The next-generation CD37-directed radioimmunotherapy 177Lu lilotomab satetraxten has showcased early clinical activity with favorable tolerability when used in patients with relapsed/refractory diffuse large B-cell lymphoma who are not candidates for stem cell transplantation.
The next-generation CD37-directed radioimmunotherapy 177Lu lilotomab satetraxten (Betalutin) has showcased early clinical activity with favorable tolerability when used in patients with relapsed/refractory diffuse large B-cell lymphoma (DLBCL) who are not candidates for stem cell transplantation, according to initial data from the phase 1 LYMRIT 37-05 trial (NCT02658968).1
Results indicated that activity was observed in 6 evaluable patients who received the product that the highest dosing regimen evaluated, which was 20 MBq/kg, with lilotomab given at 100 mg/m2. Among the responders, 1 complete response (CR) and 1 partial response were reported.
Moreover, among the 16 patients who received treatment, 177Lu lilotomab satetraxten was found to be well tolerated, with a favorable toxicity profile. A single, reversible dose-limiting toxicity was observed in the cohort of patients who received the highest dosing regimen. A review of this event conducted by the International Review Committee (IRC) led to the enrollment of 3 additional patients.
The IRC noted that the antitumor activity and safety observed with the highest dosing regimen could be considered for investigation in combination with other options used in this treatment paradigm. Efforts are focused on identifying combination partners that will not compromise the toxicity profile of 177Lu lilotomab satetraxten.
“We continue to be very encouraged by the overall safety profile that [177Lu lilotomab satetraxten] exhibits in even the most fragile and highly pretreated patients with non-Hodgkin lymphoma,” Peter Braun, chief executive officer at Nordic Nanovector, stated in a press release. “We have also seen clinical activity in [patients with] DLBCL from a single administration of [177Lu lilotomab satetraxten] and we will now consider the next steps for its development in this large patient population potentially in combination with other therapies, as part of our overall strategy to develop [the product] for difficult-to-treat hematological tumors.”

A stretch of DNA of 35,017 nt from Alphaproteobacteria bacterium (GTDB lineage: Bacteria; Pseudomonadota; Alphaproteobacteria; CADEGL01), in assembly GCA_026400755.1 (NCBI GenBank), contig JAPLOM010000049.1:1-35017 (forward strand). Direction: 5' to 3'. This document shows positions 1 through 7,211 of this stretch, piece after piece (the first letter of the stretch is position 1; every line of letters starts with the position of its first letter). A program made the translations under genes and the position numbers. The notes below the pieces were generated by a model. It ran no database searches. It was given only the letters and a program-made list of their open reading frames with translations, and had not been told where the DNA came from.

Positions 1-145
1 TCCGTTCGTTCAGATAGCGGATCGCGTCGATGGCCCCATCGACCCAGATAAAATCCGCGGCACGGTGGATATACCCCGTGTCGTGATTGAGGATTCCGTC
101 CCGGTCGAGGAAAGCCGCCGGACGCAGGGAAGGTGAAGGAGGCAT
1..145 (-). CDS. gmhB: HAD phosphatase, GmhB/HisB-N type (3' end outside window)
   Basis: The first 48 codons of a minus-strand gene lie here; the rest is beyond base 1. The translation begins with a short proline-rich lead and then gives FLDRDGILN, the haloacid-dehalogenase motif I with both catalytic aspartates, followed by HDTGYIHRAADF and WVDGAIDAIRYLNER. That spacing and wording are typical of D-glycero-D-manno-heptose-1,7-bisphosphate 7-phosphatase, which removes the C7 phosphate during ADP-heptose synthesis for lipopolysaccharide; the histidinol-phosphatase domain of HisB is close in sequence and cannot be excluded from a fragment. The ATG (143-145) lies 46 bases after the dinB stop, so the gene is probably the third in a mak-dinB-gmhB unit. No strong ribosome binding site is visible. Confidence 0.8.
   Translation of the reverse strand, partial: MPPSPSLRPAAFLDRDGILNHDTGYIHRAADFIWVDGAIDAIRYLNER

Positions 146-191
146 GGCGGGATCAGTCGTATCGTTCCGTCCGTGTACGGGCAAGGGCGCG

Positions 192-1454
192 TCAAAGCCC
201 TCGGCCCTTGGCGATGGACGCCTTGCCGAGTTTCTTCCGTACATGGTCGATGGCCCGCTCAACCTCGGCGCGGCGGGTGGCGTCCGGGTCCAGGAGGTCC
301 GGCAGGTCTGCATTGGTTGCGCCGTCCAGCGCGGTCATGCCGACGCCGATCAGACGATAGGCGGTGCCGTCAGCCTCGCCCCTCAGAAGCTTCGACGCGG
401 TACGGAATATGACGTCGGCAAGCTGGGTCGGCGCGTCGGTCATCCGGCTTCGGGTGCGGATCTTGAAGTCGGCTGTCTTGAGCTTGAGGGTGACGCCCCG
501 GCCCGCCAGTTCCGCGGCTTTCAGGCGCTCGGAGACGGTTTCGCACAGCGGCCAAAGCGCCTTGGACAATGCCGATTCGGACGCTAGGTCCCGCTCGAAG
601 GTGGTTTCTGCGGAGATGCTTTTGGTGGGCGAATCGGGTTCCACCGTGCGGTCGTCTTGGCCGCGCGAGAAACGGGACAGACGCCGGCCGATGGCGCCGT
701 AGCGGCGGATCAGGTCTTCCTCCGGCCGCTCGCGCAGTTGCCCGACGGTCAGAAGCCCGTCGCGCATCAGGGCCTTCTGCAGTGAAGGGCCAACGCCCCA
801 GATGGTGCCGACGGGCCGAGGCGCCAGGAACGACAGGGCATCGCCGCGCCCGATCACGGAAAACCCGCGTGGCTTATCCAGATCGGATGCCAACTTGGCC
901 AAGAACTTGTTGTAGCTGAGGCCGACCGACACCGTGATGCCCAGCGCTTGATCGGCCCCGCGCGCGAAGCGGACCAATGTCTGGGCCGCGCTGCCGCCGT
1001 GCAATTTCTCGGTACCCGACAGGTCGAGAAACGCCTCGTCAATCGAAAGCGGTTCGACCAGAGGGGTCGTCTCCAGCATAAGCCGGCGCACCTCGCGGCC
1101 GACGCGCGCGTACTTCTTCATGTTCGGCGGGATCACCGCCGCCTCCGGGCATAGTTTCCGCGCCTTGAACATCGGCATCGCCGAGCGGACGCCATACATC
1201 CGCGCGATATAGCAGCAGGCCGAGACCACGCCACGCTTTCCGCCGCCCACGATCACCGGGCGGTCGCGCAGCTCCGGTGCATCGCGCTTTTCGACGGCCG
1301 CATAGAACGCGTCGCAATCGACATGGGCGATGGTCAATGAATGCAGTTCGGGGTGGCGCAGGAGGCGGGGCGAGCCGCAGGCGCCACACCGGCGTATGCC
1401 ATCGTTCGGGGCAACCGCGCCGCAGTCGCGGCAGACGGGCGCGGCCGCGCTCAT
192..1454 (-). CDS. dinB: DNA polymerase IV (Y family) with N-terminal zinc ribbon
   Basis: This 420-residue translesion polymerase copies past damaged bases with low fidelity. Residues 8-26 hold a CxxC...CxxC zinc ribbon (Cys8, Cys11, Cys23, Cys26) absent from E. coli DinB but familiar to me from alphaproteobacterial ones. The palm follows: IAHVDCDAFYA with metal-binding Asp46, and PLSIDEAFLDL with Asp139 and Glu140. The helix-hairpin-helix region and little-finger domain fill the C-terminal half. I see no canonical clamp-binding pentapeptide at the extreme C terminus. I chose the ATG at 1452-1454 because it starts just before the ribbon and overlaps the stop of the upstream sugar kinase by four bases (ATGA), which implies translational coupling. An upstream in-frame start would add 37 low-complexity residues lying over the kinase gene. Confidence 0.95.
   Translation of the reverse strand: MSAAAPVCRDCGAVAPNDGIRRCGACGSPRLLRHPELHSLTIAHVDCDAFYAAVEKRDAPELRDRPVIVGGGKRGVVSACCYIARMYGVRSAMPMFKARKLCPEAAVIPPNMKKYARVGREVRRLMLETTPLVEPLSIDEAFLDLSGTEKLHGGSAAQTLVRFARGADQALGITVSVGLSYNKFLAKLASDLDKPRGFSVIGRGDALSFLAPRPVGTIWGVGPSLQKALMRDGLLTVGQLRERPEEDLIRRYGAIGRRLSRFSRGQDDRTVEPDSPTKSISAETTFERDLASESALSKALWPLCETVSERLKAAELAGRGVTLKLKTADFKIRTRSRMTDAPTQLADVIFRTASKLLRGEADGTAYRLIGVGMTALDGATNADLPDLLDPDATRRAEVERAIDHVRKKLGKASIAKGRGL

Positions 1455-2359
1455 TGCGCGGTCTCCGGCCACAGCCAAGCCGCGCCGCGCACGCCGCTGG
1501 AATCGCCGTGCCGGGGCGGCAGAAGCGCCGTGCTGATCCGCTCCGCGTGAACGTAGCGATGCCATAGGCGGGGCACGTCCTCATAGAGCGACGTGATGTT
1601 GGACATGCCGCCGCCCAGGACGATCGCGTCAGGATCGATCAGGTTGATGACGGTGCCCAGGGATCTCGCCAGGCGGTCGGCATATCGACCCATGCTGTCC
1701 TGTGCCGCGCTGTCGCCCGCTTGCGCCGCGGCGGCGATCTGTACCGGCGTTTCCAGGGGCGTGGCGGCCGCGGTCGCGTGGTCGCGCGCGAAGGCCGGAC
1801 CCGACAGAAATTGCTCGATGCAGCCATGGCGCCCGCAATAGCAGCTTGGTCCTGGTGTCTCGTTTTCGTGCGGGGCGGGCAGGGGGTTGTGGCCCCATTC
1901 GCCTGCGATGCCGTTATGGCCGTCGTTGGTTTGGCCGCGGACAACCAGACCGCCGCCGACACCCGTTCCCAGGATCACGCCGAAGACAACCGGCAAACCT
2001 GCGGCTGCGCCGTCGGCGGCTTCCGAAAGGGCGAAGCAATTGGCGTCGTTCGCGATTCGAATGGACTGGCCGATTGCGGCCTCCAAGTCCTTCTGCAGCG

In the open-label, single-arm, dose-escalation phase 1 trial, investigators set out to evaluate the safety and preliminary activity of single-dose 177Lu lilotomab satetraxten. Participants were enrolled at clinical sites throughout the United States and Europe.
To be eligible for participation, patients needed to be at least 18 years of age, have histologically confirmed DLBCL, and have previously received at least 1 line of therapy, including chemoimmunotherapy.2 Moreover, patients had to be in first or subsequent relapse or refractory to the last therapy they received.
Other inclusion criteria included a life expectancy of at least 3 months, an ECOG performance status of 0 to 2, and normal organ and bone marrow function. Patients could not be eligible for, or they must have declined, high-dose chemotherapy and autologous stem cell transplant.
Patients enrolled to cohort 1 received 177Lu lilotomab satetraxten at a starting dose of 10 MBq/kg with 60 mg of lilotomab (n = 3). Cohort 2 received 177Lu lilotomab satetraxten at 10 MBq/kg with 100 mg of lilotomab (n = 3). Moreover, cohort 3 was given 177Lu lilotomab satetraxten at a dose of 15 MBq/kg plus 100 mg of lilotomab (n = 3), and cohort 4 received the 2 agents at 20 MBq/kg and 100 mg, respectively (n = 7).